Next up: third base

Top 100 players of all-time: 40-31

December 31, 2009

40. Hank Greenberg

.412/.605/.453/56.9

Greenberg was a power hitter who led the American League in home runs three times and had a total of 331 homers. Greenberg won the MVP twice and made the All-Star game five times.

39. Jackie Robinson

.409/.474/.412/63.0
Robinson is one of the most well known players of all-time. He broke the color barrier in Major League baseball in 1947 while on the Brooklyn Dodgers.He was constantly taunted and threatened on and off the field due to his race. He won the Rookie of the Year in 1947 and the MVP award in 1949. He made six All-Star games.

38. Johnny Bench

.342/.476/.361/71.2

On my list Bench is the second best catcher of all-time. He was known for his defense, power, and clutch ability in the playoffs. Bench was apart of those great 1970 Reds teams. He won the Rookie of the year and two MVP awards. He was a ten time Gold Glove winner and made the All-Star game fourteen times.

37. Yogi Berra

.348/.482/.370/61.6

Berra is my number one catcher. He won three MVP awards and won ten World Series titles with the Yankees. No other player won that many in Major League Baseball history. He was one of the earlier power hitting catchers. He had 358 home runs. Berra made fifteen All-Star games. Also who doesn’t love a good Yogi-ism?

36. Gaylord Perry

1.18/73.3 %/3.06/96.3

Perry was known for his sinking fastball. He was also caught greasing the ball once in his twenty-two seasons, but said he did it his entire career. Perry was the first to win the Cy Young in both leagues. Perry was a five time All-Star.

35. Cy Young

1.13/64.1 %/2.82/146.0

Cy Young seemed to never have a sore arm. He pitched over 800 games and 7000 innings during a twenty three year career. He finished with more wins, innings pitched, games started, and complete games than any other pitcher. He will probably hold all those records to the end of time because the way pitchers are handled nowadays. In 1901 he won the Triple Crown.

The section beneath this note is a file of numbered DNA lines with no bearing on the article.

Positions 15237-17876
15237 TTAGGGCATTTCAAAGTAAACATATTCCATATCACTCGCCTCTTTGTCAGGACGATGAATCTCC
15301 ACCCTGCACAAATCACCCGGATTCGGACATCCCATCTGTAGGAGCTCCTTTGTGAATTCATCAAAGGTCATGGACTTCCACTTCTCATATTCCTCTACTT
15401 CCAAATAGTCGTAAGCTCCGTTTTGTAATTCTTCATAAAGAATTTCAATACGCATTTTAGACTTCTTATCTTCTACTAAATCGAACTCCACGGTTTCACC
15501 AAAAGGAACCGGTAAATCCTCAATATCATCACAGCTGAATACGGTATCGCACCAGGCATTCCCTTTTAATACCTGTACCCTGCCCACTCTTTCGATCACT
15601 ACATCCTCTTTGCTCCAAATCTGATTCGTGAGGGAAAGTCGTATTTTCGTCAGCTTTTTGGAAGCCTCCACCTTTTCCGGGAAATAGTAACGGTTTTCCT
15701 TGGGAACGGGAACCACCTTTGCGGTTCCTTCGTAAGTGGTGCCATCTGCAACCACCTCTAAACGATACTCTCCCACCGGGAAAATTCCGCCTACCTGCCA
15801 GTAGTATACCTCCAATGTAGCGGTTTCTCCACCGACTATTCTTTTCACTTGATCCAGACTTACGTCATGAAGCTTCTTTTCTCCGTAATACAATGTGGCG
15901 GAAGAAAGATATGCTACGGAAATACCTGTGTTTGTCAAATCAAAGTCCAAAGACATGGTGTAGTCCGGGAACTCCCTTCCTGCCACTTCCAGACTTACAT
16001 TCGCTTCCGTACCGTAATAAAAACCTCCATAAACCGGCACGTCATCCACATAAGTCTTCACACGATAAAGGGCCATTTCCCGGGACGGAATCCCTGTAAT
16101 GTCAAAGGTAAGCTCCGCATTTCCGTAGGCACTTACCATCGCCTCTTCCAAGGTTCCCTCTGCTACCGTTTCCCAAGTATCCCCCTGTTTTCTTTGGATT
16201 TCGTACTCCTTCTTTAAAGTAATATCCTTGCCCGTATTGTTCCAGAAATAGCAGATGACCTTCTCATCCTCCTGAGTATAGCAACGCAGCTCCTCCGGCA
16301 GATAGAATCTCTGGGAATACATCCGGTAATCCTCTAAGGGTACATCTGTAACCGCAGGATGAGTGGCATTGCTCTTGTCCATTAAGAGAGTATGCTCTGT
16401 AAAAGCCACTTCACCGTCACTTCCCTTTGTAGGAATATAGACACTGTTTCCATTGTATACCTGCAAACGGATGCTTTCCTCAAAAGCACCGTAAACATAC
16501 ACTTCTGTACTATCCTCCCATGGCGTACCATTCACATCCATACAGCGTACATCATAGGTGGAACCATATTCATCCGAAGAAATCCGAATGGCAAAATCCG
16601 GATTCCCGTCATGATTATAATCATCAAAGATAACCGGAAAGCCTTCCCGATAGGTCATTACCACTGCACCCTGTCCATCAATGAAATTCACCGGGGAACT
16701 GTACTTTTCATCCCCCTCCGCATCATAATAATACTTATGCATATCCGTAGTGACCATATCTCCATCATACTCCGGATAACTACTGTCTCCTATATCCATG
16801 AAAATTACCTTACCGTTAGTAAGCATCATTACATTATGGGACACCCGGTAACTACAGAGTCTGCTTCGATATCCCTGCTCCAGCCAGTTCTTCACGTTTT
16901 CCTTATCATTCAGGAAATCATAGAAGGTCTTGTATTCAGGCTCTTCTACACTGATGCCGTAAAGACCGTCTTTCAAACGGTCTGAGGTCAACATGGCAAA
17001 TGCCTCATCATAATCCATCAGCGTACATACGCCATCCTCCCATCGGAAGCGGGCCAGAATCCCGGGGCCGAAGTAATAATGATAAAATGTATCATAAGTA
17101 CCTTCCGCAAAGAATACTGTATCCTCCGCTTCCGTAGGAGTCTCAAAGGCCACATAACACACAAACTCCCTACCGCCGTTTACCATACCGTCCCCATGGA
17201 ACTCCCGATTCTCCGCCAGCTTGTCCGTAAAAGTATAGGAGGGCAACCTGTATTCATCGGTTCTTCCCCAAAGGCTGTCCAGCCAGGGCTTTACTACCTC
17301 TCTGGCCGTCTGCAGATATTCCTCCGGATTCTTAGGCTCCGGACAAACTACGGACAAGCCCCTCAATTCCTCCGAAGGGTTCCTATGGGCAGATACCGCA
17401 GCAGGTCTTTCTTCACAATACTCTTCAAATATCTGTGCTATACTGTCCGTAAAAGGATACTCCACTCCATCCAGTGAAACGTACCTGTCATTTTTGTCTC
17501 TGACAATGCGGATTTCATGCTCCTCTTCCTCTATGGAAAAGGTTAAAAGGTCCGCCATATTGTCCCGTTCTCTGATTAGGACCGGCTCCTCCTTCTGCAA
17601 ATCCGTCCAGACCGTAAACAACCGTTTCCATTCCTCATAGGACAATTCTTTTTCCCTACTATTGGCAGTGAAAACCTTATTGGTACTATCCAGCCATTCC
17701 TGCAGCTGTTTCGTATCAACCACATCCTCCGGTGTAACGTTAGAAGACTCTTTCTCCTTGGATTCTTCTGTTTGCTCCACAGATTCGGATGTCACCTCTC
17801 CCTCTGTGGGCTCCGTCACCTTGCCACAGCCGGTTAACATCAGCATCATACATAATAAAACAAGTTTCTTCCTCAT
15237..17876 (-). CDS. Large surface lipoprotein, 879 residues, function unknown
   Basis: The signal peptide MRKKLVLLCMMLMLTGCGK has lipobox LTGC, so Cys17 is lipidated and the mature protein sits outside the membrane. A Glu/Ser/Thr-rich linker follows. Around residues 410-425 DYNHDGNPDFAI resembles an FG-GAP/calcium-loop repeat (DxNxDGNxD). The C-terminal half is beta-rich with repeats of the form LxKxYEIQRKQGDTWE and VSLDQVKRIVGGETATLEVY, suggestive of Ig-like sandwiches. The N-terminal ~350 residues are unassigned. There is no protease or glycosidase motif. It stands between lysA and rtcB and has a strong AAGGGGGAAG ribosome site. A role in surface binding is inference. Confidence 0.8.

34. Nap Lajoie

.380/.467/.399/104.2

Nap Lajoie was possibly the best player in MLB before the coming of Ty Cobb. He is one of the best hitters in history with over 3,200 hits. He won the 1901 Triple Crown for hitters.

33. Cap Anson

.393/.445/.389/99.2

For the early era Anson was a power hitter. Though he had only hit ninety seven total home runs. He led his league in RBI’s eight times and won two batting titles. Anson had 3418 hits in his twenty seven years as a player.

32. Sandy Koufax

1.11/77.4 %/2.69/54.5

From 1962-1966 he won 111 games and led the league in ERA- it was under 2.00 runs per game. He also led the NL in strikeouts, shutouts, and pitched four no-hitters. Along with a perfect game in 1965 he won three Cy Young’s, three Triple Crowns, and one MVP. Koufax made six All-Star games.

31. Bob Gibson

1.19/75.7 %/2.89/85.6

Some say he is the best big-game pitcher of all-time. Gibson almost won two World Series for the Cardinals by himself. In 1968, he enjoyed one of the most dominating seasons in baseball history, posting a 1.12 ERA and winning twenty-two games. He won nine Gold Gloves, two Cy Youngs, and one MVP. Gibson was an eight time All-Star.